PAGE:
BUSINESSES ARE faced with increasing threats from cyber criminals who are constantly working to devise new ways to infiltrate organizations’ databases and extract information or find some way to monetize their hacks, like in the case of ransomware.

Cyber insurance can help your business recover from these events, but policies vary on what risks are covered. Also, as cyber insurers get more stringent in their underwriting, they are denying more claims.

In order to ensure that your claim gets paid, you should:

1. File your claim on time

Most cyber policies are written on a “claims made” basis, meaning they will only cover claims that are made when the policy is in effect.

If you file a claim after the policy expiration, it would likely be rejected.

Some policies may include language that allows claims to be made for a few months after the policy expires as long as the event occured during the coverage period.

Also, if your organization experiences a cyber event that may eventually lead to a claim, it’s important that you notify your insurer during the policy period. This is really important because if you fail to alert the insurer about it early in the process, they may deny the claim.

2. Understand the depth of your coverage

Because cyber policies are still evolving, coverage will often vary from insurer to insurer.

It’s important that you sit down with us to discuss your exposures (such as if you store client credit card information on your servers). This can help us find the right coverage for your organization.

Coverage will vary depending on the type of business you are running, the technology you are using and what data or company intellectual property you want to protect.

Some policies will also require that you have specific protocols and software in place to reduce the chances of your data being hacked.

For example, policies may require that the policyholder applies security patches, uses encryption technology and has a secure-socket layer to protect credit card data.

Other areas that cyber policies will often differ on include:

  • Paying for any potential legal costs after a breach.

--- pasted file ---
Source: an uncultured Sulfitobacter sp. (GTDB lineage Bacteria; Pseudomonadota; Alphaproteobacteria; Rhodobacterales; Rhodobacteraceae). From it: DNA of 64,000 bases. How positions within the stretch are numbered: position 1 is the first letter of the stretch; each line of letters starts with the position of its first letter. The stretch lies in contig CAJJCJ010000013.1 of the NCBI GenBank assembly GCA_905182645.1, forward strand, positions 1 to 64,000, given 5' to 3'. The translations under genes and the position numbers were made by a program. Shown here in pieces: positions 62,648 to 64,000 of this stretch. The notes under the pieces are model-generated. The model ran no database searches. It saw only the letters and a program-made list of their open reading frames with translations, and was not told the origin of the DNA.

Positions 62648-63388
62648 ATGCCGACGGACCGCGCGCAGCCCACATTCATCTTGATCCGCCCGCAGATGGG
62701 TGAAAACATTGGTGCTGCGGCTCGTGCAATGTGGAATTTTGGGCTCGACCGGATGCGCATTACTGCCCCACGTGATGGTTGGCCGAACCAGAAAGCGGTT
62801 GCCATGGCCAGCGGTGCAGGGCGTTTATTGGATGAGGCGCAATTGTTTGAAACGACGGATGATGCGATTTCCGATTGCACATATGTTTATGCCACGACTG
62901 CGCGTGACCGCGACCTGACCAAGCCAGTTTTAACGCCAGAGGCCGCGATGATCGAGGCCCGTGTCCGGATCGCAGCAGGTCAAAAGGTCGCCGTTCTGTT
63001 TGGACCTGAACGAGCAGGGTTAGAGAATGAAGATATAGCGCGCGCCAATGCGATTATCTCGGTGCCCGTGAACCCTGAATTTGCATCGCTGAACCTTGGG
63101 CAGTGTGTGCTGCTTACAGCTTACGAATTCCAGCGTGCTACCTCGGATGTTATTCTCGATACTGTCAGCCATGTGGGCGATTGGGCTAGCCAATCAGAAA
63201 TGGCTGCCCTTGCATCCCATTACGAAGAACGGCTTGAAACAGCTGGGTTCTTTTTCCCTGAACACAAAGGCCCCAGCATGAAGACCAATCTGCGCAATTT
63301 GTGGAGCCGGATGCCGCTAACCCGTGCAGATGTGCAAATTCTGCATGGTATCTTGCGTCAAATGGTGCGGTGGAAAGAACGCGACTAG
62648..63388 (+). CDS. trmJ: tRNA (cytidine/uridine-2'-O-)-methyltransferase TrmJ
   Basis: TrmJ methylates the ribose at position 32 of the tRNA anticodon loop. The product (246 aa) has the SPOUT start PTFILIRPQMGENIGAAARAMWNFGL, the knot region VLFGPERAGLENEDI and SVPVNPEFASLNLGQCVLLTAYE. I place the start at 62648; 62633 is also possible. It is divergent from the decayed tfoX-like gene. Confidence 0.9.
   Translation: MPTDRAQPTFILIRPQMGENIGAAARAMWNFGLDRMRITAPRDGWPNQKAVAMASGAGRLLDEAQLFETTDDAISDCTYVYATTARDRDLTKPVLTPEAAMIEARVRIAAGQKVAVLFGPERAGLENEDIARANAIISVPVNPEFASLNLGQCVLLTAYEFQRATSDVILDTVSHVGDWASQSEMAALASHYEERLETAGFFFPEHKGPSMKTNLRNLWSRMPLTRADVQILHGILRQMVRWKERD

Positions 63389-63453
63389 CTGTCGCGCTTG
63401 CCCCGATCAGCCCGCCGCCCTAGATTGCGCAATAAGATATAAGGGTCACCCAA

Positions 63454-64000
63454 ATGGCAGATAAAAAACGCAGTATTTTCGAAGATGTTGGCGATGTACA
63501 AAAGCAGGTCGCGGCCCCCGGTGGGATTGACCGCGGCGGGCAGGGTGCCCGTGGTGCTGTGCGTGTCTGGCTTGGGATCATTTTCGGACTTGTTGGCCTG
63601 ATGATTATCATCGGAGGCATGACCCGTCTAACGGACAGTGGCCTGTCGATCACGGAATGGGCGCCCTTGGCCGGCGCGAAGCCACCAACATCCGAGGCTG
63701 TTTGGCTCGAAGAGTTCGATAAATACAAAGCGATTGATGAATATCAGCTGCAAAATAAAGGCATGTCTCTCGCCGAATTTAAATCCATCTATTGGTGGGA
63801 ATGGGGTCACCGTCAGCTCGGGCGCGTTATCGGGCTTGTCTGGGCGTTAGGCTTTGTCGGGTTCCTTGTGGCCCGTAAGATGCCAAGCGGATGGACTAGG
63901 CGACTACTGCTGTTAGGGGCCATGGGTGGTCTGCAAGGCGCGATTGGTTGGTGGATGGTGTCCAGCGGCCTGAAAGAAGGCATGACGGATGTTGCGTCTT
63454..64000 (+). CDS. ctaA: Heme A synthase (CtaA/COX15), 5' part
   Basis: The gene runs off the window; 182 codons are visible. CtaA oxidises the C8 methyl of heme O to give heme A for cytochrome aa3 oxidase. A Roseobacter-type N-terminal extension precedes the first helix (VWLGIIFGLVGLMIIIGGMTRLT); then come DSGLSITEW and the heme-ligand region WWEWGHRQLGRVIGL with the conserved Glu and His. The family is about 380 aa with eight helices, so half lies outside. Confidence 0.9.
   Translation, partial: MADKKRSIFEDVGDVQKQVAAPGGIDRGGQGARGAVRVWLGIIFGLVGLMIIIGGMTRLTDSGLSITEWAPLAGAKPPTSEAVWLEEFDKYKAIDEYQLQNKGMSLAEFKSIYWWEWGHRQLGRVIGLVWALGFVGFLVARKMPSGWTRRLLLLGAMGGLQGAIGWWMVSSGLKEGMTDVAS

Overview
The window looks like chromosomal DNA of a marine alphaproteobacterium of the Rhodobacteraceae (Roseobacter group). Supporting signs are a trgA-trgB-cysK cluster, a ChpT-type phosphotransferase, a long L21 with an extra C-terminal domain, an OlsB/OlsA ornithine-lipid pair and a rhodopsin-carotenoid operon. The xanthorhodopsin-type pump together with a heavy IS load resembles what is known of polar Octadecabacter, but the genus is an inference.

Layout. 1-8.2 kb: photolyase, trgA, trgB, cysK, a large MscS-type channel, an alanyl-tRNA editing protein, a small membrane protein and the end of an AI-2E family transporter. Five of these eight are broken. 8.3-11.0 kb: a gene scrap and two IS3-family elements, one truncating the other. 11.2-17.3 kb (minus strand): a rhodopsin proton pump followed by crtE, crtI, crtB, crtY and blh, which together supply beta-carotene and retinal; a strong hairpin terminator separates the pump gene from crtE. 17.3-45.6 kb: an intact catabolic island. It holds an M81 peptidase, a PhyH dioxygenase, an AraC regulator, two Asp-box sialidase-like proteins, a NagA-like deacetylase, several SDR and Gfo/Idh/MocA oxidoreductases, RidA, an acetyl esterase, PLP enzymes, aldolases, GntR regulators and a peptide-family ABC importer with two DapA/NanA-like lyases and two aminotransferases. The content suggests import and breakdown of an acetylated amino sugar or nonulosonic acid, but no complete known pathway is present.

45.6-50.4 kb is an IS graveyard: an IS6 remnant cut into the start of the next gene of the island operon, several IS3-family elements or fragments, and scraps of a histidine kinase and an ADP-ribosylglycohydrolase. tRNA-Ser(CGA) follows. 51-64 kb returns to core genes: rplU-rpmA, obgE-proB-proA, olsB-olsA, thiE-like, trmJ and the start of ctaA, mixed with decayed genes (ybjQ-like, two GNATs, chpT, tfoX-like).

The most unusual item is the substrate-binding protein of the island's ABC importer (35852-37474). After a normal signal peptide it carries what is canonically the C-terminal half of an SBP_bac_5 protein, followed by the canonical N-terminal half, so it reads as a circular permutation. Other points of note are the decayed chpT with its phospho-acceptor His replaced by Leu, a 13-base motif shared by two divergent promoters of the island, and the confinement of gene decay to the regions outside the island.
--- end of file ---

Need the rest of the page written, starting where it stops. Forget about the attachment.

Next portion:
• Paying for tools to remediate any exposur

3. Understand what’s not covered

All insurance policies have exclusions, and cyber policies are no different.

Examples of common exclusions

  • If your data is compromised when sharing it with a vendor, such as a payroll provider.
  • If you have a system pipeline into a client’s network and the network is hacked.
  • Fraudulent entry into certain parts of your network systems.
  • Patent or copyright infringement.

Again, it’s crucial that you read your policy before signing and that you evaluate whether any existing or future contracts with vendors or clients fall outside the policy’s coverage area.

Two of the major areas of coverage you may want to look for in exclusions are:

  • Will the policy cover data that is stored outside of your network, either on the cloud or on a vendor’s network?
  • Will externally generated data be covered if a breach occurs within your system?

4. Get the insurer involved early

Sometimes a breach is not readily apparent. You or an employee may notice that some programs are not performing as usual.

When in doubt, reach out to us or the insurance carrier if you think you’ve had a breach. Even if it’s just asking questions or trying to clear up your uncertainty, it’s better to contact the insurance company so that the event rises to its radar.

It’s better to reach out early because it will give the insurer a chance to investigate the matter and determine if there has been any exposure.

This will give you peace of mind that you will be protected should the matter rise to the level of a genuine claim.

The worst thing you can do is to wait until after you’ve started receiving complaints from customers, vendors or regulators. At that point your insurer will have a much more difficult task on its hands.

Getting the insurer involved early will make it easier for them to manage the claim – and it can limit the amount of fallout.